Issue 19, May 2010
4. Intensive Blood Sugar Control proven the best for diabetes

    Since decades, intensive blood glucose lowering had been proven to prevent eye, kidney and neuronal diseases in diabetes. Paradoxically, results from the ACCORD (The Action to Control Cardiovascular Risk in Diabetes ) study in 2008 showed an increase in deaths in the group of Type 2 diabetse patients who were made to undergo intensive treatment to bring their blood sugar levels down to near-normal levels.

    But Dr. Matthew Riddle, (Professor of medicine at Oregon Health and Science University in Portland) and his colleagues re-examined the data and they found that there is no relationship between rapid lowering of blood sugar levels and increased risk of mortality, as inferred before. People who rapidly reduced their A1c didn't have excess deaths," Riddle said. "In fact, it was the ones who couldn't bring their A1c's down that had increased mortality.", she added.

    The mortality risk with the rapid strategy group increased approximately linearly from an HbA1c of 6% to 9%, the new analysis shows. It is to be noted that mortality was greater in the intensive group, compared with the standard group, only when average HbA1c was >7%.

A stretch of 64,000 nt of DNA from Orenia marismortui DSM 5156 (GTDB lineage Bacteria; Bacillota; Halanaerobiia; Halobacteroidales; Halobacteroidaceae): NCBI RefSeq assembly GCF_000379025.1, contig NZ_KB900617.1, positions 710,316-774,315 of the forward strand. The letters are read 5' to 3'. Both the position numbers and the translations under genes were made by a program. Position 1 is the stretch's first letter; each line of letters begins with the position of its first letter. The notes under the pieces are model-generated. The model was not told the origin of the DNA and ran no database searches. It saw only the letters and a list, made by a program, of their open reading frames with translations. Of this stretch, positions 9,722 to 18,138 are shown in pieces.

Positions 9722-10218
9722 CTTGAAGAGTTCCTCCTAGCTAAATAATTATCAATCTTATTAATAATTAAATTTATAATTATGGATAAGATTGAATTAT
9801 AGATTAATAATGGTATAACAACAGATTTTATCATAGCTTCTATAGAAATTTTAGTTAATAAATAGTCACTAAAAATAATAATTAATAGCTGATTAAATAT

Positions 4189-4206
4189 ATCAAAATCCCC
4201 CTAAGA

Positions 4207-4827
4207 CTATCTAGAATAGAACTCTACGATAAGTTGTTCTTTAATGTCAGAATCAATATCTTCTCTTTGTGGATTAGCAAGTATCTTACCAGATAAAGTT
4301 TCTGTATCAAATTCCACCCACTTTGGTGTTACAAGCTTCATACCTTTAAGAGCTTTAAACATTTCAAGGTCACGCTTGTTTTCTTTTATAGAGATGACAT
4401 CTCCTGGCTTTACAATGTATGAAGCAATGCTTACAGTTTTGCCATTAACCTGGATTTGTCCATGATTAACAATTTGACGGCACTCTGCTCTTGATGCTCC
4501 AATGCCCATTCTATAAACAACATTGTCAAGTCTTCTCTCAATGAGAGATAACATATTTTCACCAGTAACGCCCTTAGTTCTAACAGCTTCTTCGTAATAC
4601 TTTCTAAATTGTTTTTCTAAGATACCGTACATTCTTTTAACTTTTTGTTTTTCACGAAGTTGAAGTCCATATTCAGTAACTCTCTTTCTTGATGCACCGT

Those who easily achieved target A1c levels had the lowest risk of death, while those who had to struggle to achieve low A1c levels had the highest risk of death, Riddle said.

    In the ACCORD trial, which included more than 10,000 people with Type 2 diabetes, the intensive management group was trying to achieve an A1c level of less than 6 percent, which is the normal level. Most people with Type 2 diabetes have significantly higher A1c levels, according to background information in the study.

    Initially, the ACCORD study was scheduled to last for almost six years, but the study was stopped during the third year when the researchers discovered the increased death rate. At the time, there were 257 deaths in the intensive group vs. 203 deaths in the usual treatment group.

    When Riddle and his colleagues re-examined the data, they found that people in the intensive treatment group who still had higher A1cs were most at risk of mortality.

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